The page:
My Mother’s Gift: Cooking Family Style

by Mollie Doyle

My Mother’s Gift: Cooking Family Style

Jocelyn Filley

My earliest memory of my mother in the kitchen is of her making dinner, an apron draped over a blue wool skirt with her white shirt sleeves rolled up, bent over a cookbook, reading the instructions twice just to get it right. These days, her cookbooks all contain notes. “Tasteless.” “Added twice as much cumin.” “Disgusting.” “Addictive.” My family often jokes about one cookbook that did not have one positive review. We wonder why, after 10 or even 15 disastrous recipes, she didn’t throw the book out. But I suspect that because it was one of her first cookbooks and in her early days as a cook, she didn’t
have the confidence to know that the problem wasn’t her.
My grandmother was a terrible cook. Her idea of entertaining was putting a tray of Stouffer’s Turkey Tetrazzini in the oven. Fortunately, her portions were tiny. I distinctly remember her breaking out a small can of tuna for a lunch for six. Her only two claims in the kitchen were Red River hot cereal with a dollop of lemon yogurt (repulsive) and her meatloaf, which was a bunch of hamburger and chopped onions mixed with wheat germ and then slathered in ketchup. Despite her limitations in the culinary arts, my grandmother was a phenomenal painter. So much of an artist, in fact, that anything—children, friends, food—that took her focus or time away from her work was a nuisance.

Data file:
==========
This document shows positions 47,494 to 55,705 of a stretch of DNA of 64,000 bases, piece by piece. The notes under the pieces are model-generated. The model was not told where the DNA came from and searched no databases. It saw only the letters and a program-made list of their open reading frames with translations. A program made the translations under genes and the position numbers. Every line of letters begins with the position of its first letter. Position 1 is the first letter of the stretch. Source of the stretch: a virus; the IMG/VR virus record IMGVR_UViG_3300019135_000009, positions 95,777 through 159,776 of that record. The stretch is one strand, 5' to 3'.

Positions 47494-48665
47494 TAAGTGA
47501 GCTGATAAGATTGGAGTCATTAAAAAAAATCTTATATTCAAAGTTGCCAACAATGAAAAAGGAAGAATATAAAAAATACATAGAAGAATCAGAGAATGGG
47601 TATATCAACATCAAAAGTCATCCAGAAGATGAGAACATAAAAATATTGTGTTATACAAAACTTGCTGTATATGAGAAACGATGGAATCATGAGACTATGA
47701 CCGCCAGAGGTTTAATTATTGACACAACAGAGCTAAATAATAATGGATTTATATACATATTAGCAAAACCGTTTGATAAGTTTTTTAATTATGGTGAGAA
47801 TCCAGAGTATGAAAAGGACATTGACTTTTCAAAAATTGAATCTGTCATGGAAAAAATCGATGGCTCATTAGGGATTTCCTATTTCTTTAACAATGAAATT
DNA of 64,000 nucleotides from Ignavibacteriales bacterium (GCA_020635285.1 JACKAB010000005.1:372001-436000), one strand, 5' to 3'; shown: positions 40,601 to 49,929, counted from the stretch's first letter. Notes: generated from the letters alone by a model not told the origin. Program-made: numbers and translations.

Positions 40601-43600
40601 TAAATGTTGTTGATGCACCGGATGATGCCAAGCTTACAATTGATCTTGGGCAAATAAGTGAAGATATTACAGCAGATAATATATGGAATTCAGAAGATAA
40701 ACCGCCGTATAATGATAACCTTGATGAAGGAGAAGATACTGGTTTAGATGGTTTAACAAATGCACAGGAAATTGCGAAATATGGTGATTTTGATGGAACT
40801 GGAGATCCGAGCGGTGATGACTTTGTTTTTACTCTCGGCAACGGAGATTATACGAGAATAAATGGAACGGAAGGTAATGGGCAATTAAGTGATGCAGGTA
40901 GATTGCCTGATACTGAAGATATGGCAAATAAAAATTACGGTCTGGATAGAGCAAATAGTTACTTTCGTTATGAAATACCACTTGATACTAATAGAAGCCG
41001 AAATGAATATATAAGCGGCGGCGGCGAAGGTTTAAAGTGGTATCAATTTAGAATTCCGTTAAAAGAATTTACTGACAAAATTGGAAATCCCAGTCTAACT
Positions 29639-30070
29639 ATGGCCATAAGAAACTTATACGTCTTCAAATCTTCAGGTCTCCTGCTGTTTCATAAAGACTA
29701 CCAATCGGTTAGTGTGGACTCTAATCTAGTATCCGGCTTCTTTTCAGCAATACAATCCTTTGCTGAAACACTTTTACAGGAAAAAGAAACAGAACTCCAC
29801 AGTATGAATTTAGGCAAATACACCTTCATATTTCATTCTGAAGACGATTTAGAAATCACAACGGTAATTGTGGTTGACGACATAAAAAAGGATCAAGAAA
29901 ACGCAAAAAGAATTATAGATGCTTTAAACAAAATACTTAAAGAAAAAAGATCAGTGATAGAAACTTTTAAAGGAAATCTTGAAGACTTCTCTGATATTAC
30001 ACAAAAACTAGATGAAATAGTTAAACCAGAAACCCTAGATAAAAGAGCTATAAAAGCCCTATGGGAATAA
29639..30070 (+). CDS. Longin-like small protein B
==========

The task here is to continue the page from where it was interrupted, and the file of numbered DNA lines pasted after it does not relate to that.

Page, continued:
My mother had a typical daughterly reaction to her mother’s relationship with food: she became a great cook. And a person who makes 16 gourmet sandwiches for four.
In 1976, after spending increasingly crowded summers at my grandfather’s home in Vineyard Haven, my parents decided to buy land and build their own house on the Island. My mother bought a commercial restaurant stove that had six burners, two ovens, and a grill. My father thought it was outrageous. Thirty-seven years later, it is one of the few original things left in the kitchen and we all acknowledge that, not only was the stove the best decision she made about our house, but that it is also the heart of the house. Those six burners have cooked at least a thousand meals each. The stove’s grill is where I make my annual red, white, and blue pancakes on the Fourth of July. The oven on the right is the one that had a gas leak, exploded and singed my mother’s eyebrows when she lit it. The one on the left baked the spanakopita for my wedding.
By the time I was 10, my mom, Cindy, had developed a cooking posse: Jane, Julie, Cindy, Gail, Frank, and sometimes Nancy, who worked for Julia Child. Together the gang took cake decorating classes together at Sears, made pesto together for the first time, and began to think about food more seriously—where it was from, what worked well with what. They discovered all the things I take for granted: fresh, local ingredients, sesame oil, balsamic vinegar, ginger and figs, to name a few. Four times a year, her posse would gather on Martha’s Vineyard for what they called “Walk Weekends.” Though they did take long walks during the day, the focus was the food. The weekends were often arranged around themes: a particular form or focus of poetry, architecture, Jean Redpath (a Scottish Folk singer and dear friend of Jane’s). The food would always align with the theme. For instance, the architecture theme involved food that was constructed. On those weekends, nothing was too complicated or too much. I remember Julie covering the dining room table with brown Cronig’s bags and white sheets of paper to take spore prints of mushrooms she had foraged for a wild mushroom risotto. Or Jane and Gail working a mortar and pestle for an hour to feed a green curry that took two days to simmer.